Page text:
• do something for someone who is not a family member.
There is no limit on the number of hours you can volunteer. If you receive any money apart from money to cover your expenses this will usually be treated as income and taken into account when assessing your benefit. This includes payment in kind and ‘pocket money’. If you choose to do paid work for no pay, the wage you would normally receive could be counted as ‘notional earnings’. In such a case you would not be regarded as a volunteer. If you receive an income-related benefit, such as Income Support, Jobseeker's Allowance, Housing Benefit or Council Tax Benefit, it could affect the benefits you receive. If you are not sure, it may be best to seek advice from a benefits advisor.
The CAB factsheet on volunteering gives information to help you if you are thinking about voluntary work
There is a useful factsheet about volunteering on the Direct Gov website.
If you do decide to go back to work or enter paid work for the first time, you may want to get advice beforehand. An adviser from CAB can do a ‘better off calculation’ to see what you would earn compared to what you receive in benefits. You could also go to the Jobcentre Plus where you can ask for an appointment with their Disability Employment Adviser.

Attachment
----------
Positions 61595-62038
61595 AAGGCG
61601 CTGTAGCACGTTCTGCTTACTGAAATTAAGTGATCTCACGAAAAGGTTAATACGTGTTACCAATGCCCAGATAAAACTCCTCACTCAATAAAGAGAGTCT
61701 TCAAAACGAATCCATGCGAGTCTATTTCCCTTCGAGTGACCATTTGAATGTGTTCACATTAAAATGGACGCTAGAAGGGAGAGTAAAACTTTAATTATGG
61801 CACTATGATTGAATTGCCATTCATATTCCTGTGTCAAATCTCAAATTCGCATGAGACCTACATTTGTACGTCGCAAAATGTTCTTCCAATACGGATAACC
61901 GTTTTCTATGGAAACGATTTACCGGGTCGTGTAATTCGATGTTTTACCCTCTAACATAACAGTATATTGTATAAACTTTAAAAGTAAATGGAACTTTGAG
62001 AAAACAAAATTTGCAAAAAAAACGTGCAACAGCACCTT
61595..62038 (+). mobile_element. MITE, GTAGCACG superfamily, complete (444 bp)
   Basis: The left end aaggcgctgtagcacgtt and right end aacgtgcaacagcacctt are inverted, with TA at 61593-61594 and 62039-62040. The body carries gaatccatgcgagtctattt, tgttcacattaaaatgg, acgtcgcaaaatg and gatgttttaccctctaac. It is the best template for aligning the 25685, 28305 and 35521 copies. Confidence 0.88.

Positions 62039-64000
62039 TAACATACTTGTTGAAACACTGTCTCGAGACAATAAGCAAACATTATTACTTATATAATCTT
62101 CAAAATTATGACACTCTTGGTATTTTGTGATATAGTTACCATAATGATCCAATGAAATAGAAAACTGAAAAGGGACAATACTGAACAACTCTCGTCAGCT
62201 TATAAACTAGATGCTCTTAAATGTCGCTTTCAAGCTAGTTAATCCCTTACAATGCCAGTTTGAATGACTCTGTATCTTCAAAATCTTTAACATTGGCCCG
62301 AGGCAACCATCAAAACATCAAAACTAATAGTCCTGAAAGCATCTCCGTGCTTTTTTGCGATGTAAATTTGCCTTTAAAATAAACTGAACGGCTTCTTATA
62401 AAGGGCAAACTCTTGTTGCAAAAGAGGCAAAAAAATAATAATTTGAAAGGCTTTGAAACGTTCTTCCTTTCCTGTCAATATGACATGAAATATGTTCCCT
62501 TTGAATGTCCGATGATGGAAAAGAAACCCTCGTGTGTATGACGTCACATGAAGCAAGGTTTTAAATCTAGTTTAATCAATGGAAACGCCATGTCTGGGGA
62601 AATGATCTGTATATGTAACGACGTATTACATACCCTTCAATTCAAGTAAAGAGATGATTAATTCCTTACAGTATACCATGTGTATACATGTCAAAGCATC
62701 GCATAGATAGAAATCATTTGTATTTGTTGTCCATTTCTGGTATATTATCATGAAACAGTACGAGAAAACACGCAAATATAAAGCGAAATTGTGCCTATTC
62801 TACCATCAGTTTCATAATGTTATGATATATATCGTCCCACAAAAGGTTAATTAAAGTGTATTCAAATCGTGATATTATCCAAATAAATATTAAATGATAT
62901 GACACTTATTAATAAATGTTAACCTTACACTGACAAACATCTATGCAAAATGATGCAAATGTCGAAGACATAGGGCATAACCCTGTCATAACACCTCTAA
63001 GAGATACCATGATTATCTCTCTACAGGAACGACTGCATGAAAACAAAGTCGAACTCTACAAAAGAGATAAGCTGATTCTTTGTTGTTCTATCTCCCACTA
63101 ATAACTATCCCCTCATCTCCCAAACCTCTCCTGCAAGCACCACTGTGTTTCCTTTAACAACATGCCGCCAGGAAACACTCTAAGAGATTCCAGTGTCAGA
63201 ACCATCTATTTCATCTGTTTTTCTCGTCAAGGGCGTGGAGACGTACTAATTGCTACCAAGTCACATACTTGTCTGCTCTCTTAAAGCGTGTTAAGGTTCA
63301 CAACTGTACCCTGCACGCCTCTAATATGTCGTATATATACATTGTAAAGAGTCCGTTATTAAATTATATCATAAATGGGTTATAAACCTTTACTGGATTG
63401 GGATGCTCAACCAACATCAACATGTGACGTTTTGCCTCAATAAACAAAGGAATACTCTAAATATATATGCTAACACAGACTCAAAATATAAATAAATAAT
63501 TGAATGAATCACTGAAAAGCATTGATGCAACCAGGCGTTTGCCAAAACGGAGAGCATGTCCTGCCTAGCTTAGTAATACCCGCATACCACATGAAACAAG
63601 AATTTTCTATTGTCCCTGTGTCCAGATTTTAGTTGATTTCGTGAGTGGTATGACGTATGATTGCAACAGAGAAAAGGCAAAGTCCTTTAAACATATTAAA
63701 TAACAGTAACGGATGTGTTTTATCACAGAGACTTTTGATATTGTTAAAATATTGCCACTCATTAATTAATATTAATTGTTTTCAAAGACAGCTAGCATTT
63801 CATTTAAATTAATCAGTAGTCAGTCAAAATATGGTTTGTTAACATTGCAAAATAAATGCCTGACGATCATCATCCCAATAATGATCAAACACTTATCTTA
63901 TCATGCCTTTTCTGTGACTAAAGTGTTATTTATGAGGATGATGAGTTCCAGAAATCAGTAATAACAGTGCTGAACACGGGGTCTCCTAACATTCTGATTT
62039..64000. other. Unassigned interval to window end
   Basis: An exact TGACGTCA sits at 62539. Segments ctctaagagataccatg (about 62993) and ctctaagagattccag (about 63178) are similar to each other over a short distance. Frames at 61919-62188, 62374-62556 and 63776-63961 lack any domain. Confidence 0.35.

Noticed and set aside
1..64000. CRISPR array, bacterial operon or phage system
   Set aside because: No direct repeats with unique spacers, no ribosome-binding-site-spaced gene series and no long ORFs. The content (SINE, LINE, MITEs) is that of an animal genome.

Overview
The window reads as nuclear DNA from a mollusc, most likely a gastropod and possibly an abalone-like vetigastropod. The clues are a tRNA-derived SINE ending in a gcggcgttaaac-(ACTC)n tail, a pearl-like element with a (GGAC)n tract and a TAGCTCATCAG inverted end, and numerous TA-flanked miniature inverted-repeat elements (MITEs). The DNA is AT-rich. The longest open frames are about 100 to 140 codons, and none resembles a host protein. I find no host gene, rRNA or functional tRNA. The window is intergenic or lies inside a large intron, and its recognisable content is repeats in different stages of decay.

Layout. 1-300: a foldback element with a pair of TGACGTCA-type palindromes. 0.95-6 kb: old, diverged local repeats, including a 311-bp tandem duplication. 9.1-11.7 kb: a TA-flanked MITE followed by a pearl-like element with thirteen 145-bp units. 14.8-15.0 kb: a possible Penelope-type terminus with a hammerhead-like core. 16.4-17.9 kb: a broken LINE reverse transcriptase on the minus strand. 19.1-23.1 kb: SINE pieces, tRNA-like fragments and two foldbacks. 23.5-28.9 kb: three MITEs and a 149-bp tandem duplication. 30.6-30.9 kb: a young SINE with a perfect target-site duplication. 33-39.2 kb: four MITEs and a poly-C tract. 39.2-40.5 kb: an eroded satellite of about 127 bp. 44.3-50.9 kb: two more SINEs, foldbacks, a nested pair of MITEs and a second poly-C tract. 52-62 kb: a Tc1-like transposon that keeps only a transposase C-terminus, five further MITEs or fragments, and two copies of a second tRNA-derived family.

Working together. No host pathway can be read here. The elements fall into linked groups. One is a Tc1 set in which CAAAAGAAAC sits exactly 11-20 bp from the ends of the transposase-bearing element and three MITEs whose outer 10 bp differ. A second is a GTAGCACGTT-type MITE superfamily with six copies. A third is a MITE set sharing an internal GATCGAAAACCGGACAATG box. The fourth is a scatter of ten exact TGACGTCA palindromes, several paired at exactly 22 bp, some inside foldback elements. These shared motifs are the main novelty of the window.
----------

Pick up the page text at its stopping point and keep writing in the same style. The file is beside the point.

There are conditions to claiming out of work benefits limiting what, if any, work you could do or any money you received from this. It is important to check this for your benefit. There are restrictions around paid work, unless perhaps agreed as ‘permitted work’. There is a Direct Gov webpage which refers to permitted work if you are on employment and support allowance. However, you may want to talk to a vocational adviser or a benefits adviser at the CAB before taking this on. There is also information on the Direct Gov website about permitted work and how it applies to existing claimants on Incapacity Benefit
You may want to self refer or ask your health professional contact (or the Jobcentre) to refer you to an employment and vocational service that could support you once in work. The Access to Work Fund may also be suitable where your health or disability impacts on the way you can do your job. More information is on the Direct Gov webpage about access to work.